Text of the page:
J. McClenathan, Ninad Dabadghav
Aug 1, 2003
Canadian journal of surgery. Journal canadien de chirurgie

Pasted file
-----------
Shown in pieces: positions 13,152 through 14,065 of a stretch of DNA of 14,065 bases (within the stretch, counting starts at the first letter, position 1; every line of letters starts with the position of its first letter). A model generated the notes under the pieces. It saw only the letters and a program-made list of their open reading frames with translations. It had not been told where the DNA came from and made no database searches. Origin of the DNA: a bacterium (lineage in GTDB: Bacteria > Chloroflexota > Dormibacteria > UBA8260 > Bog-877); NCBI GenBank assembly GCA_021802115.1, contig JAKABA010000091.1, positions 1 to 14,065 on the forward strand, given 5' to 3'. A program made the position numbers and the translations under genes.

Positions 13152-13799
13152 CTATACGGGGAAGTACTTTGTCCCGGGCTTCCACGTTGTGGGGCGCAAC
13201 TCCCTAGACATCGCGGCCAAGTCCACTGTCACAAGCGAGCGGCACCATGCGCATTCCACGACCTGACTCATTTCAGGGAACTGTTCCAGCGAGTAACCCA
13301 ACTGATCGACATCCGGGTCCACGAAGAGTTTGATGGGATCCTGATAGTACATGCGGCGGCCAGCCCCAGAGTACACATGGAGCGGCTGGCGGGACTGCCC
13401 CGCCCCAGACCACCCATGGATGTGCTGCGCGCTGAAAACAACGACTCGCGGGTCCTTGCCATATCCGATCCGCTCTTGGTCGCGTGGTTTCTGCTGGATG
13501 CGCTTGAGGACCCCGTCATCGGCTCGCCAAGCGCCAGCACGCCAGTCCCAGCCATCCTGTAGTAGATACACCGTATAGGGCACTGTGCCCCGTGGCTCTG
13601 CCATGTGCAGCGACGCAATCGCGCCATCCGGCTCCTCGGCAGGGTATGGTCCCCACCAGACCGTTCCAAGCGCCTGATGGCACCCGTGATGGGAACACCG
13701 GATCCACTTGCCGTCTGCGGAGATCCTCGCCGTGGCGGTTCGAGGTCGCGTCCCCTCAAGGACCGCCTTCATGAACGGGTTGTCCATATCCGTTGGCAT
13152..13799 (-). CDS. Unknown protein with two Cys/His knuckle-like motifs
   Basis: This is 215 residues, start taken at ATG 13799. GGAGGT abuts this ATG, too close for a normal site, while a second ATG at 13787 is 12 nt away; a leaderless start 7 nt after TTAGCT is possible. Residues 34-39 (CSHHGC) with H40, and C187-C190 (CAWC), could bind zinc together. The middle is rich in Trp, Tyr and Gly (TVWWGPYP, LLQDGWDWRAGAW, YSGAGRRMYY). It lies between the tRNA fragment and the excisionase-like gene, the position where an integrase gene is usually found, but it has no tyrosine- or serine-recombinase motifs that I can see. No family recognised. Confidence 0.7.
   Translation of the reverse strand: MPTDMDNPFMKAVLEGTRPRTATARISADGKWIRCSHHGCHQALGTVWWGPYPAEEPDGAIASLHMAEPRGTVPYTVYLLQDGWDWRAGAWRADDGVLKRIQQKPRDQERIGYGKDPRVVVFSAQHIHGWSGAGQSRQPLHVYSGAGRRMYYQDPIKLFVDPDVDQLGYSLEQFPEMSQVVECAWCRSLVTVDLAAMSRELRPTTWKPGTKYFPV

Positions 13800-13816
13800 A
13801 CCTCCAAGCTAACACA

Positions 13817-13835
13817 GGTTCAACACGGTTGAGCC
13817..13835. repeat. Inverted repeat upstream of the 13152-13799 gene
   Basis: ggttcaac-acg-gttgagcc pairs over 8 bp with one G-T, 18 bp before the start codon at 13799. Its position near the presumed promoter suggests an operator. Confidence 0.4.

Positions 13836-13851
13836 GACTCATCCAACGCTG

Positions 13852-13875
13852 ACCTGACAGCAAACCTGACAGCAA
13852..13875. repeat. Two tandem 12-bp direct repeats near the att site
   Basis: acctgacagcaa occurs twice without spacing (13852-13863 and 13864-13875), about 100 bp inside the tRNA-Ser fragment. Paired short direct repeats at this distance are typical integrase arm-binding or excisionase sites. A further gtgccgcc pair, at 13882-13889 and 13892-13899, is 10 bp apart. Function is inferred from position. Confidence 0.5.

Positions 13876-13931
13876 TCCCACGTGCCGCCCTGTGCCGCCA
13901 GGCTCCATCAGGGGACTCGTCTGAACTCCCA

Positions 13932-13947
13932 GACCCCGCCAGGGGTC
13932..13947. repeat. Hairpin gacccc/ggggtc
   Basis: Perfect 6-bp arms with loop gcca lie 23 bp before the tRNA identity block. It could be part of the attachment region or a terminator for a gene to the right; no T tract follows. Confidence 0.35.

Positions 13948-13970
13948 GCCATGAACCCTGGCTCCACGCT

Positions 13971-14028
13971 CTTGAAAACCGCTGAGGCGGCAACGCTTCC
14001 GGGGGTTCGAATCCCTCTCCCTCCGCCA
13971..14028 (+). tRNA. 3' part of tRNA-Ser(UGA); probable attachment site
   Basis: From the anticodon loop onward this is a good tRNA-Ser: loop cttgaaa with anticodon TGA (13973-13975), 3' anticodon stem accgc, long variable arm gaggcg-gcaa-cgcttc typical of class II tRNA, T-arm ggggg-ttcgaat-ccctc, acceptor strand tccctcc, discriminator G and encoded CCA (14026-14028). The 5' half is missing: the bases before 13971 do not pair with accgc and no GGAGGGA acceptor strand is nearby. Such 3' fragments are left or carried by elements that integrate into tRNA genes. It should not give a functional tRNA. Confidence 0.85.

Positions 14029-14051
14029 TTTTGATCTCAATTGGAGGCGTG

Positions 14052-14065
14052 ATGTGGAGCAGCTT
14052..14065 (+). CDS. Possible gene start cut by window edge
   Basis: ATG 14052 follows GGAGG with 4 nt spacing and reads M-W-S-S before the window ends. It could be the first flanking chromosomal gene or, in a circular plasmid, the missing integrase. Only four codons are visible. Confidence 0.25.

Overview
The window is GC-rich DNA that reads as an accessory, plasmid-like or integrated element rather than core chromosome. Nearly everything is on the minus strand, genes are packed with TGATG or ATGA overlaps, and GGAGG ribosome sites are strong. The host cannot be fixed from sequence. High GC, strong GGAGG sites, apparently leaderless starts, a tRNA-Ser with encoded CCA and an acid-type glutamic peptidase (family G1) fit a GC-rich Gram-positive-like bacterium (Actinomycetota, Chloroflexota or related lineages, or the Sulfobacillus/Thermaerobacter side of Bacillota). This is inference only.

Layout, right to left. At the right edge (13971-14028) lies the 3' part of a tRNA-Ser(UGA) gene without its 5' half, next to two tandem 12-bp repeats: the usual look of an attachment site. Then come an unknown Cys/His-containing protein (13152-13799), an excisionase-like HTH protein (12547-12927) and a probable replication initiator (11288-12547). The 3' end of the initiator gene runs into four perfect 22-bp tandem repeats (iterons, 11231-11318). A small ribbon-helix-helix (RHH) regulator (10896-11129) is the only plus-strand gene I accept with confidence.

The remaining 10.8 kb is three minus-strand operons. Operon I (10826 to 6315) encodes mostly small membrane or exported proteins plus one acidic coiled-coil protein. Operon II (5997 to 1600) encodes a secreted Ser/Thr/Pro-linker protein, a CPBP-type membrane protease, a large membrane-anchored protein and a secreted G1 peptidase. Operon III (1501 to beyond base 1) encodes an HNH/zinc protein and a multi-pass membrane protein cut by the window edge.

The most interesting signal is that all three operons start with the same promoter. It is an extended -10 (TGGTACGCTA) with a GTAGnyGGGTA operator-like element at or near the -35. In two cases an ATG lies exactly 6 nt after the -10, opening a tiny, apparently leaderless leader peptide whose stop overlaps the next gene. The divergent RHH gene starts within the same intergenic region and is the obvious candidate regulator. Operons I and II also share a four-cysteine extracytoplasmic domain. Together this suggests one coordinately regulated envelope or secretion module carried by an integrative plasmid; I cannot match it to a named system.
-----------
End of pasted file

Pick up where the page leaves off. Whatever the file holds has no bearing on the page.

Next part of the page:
A 53-year-old woman was admitted with a 1-day history of abdominal pain on the right side. Results of abdominal computed tomography done at another hospital the evening before were normal. The patient also had anorexia, nausea, vomiting and diarrhea, and she smoked. Three months earlier she had had a myocardial infarction treated by percutaneous transluminal coronary angioplasty and insertion of a stent. One month later echocardiography showed only minimal abnormality of ventricular wall motion and no mural thrombus. She was taking lovastatin, metoprolol, lisinopril, levothyroxine, conjugated estrogens and acetylsalicylic acid. On physical examination she was found to have a low-grade fever and local rebound tenderness in the right portion of the midabdomen. A stool sample was negative for occult blood. The leukocyte count was 16.3 х 109/L. Exploratory laparotomy for suspected appendicitis revealed segmental ischemia of the ascending colon (Fig. 1). A right colectomy was done. Her recovery was uncomplicated. Histologic examination of the biopsy specimen showed focal full-thickness necrosis and normal mesenteric vessels. FIG. 1. Operative view of the resected segment of colon shows segmental ischemia. Segmental ischemia of the right side of the colon is a rare cause of abdominal pain.1 Emboli, vasculitis or systemic hypotension may cause this condition, and treatment usually should include resection of the abnormal segment of the colon. For older patients with a normal appendix and right-sided abdominal pain, the differential diagnosis should include segmental ischemia of the right side of the colon.